Once again, the Private Member’s Bill to amend the Syariah Courts (Criminal Jurisdiction) Act 1965 has come under the spotlight. The passing of this Bill has grave repercussions and affects all Malaysians (and not just Muslims) as it is in violation of our Federal Constitution.
If this Bill is passed, it will result in two parallel criminal justice systems which would be contrary to the Federal Constitution, the supreme law of the country. In the event of a conflict between a provision in the Federal Constitution and any other law, the Federal Constitution is supreme (article 4(1)).This mechanism acts as a checks and balance that the rule of law is maintained ; in order that laws are not made at the whims and fancies of legislators at the expense of the citizen.
This Private Member’s Bill is being pursued in order to meet the ultimate goal of the implementation of hudud law in the state of Kelantan. This begs the question: how is it possible to have the Penal Code applying to regulate criminal offences for all Malaysians, and at the same time have a separate system of criminal (hudud) law for the state of Kelantan alone? It simply does not make sense.
Leave aside the technical legalities, this policy would be simply impractical and create a great deal of confusion in its implementation.
For example, if two Muslims committed the same offence, one in Kelantan and one in Selangor, would it mean that the Muslim who committed the offence in Kelantan would be subject to a more heinous punishment? Consider the offence of theft, for instance.
Could amputation of a limb become a punishment in Kelantan but not the other states in Malaysia? Or what if a Kelantan Muslim commits an offence in another state – which jurisdiction would apply?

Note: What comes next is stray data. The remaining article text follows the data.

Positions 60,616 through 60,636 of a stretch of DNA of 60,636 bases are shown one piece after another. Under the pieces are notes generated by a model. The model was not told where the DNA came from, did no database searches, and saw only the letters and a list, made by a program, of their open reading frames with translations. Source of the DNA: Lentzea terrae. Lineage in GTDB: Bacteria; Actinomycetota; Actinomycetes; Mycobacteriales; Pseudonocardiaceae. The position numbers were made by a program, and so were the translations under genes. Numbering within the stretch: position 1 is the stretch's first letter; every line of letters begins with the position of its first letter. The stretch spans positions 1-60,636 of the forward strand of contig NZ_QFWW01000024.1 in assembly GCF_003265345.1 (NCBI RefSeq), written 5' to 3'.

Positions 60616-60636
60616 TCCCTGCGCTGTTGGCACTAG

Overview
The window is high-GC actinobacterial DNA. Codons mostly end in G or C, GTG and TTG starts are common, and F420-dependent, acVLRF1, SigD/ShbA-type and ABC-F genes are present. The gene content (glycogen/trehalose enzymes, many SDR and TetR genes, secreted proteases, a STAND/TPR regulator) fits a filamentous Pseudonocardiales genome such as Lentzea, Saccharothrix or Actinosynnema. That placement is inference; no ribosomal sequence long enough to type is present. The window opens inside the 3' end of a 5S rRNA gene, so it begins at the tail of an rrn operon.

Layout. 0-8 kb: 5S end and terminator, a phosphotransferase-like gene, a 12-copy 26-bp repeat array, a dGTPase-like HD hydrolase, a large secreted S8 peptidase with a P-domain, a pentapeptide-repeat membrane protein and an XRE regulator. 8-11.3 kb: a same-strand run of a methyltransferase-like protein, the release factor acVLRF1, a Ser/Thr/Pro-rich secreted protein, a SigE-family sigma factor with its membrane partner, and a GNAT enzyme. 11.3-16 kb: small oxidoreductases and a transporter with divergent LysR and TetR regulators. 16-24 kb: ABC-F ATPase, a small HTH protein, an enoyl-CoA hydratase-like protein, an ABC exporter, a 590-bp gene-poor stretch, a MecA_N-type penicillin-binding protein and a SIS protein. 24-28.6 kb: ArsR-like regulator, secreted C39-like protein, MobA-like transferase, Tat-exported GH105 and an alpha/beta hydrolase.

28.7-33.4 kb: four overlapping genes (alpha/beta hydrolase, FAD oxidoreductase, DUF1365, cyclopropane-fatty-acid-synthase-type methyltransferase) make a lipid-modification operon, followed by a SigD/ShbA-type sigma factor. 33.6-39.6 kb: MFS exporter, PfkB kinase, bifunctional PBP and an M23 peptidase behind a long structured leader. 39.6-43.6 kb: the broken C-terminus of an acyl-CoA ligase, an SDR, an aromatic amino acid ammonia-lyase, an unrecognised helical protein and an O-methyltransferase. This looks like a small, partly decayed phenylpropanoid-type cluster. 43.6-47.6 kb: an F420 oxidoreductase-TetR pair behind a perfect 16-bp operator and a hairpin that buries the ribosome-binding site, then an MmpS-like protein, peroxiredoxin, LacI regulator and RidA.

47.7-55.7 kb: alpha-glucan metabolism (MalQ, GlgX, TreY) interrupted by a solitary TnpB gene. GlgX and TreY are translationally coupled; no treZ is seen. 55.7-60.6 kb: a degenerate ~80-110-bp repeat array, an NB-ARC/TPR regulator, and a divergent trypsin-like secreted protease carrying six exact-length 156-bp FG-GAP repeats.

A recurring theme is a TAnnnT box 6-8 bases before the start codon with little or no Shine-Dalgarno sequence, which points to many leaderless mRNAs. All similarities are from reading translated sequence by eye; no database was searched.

Would the civil criminal court hear the case or a Syariah criminal court? In which state would the hearing take place? Who decides?
What would happen if there is a conflict between police forces in the two states with regard to the execution, enforcement and jurisdiction of these offences? Is this obfuscation not a travesty against justice itself?
Not to mention the sheer confusion caused amongst both the public and the law enforcers such as the police. When the law is obscure or lacks clarity; the rule of law itself becomes absent; the real amputee and victim.
Such a system would also disrupt our constitutional and federal system which regulates the relationship between the federal government and the states. This relationship is provided for in Part VI of the Federal Constitution ; where Articles 73 to 79 stipulate Parliament’s exclusive power to make law at a federal level. Issues concerning internal security, criminal offences and investigation; and public order, for instance, are expressly within the domain of the Federal government.
Article 75 reiterates the superiority of the Federal Law by stating that : if any state law is inconsistent with a Federal law, the Federal law shall prevail and the State law shall be, to the extent of the inconsistency, be void.”
Having two parallel systems to regulate criminal justice would also be unconstitutional for another reason. It would affect fundamental principles involving equality; fairness; consistency and uniformity of laws (under Article 8 of our Federal Constitution and the concept of the rule of law).
For instance, a non Muslim and a Muslim could jointly commit a theft, but be treated differently. The Non Muslim may face jail and the Muslim may face the amputation of his hand.
Furthermore, it must be reiterated that a conflict between Syariah Law and Federal Law affects all Malaysians; not just Muslims. The Syariah Courts’ Criminal Jurisdiction is subject to limits imposed by Federal Law of a maximum sentence of three years’ imprisonment; whipping of up to 6 strokes; and a maximum fine of RM 5,000. This is what is referred to loosely as the “365 Safeguard”.
However, if this Bill becomes law, it could allow the Syariah courts to significantly increase criminal punishment.
It is the view of this writer that any implementation of hudud in any form would be clearly unconstitutional; inequitable ; impractical and a grave violation of the rule of law.
It is fervently hoped that all parties will come together in a show of unity to oppose this Private Members’ Bill in the remembrance that Malaysia is a secular country based on the foundations of the rule of law and a supreme Federal Constitution which is ultimately our nation’s guide and guardian.
Source : Meera Badmanaban@The Heat Malaysia Online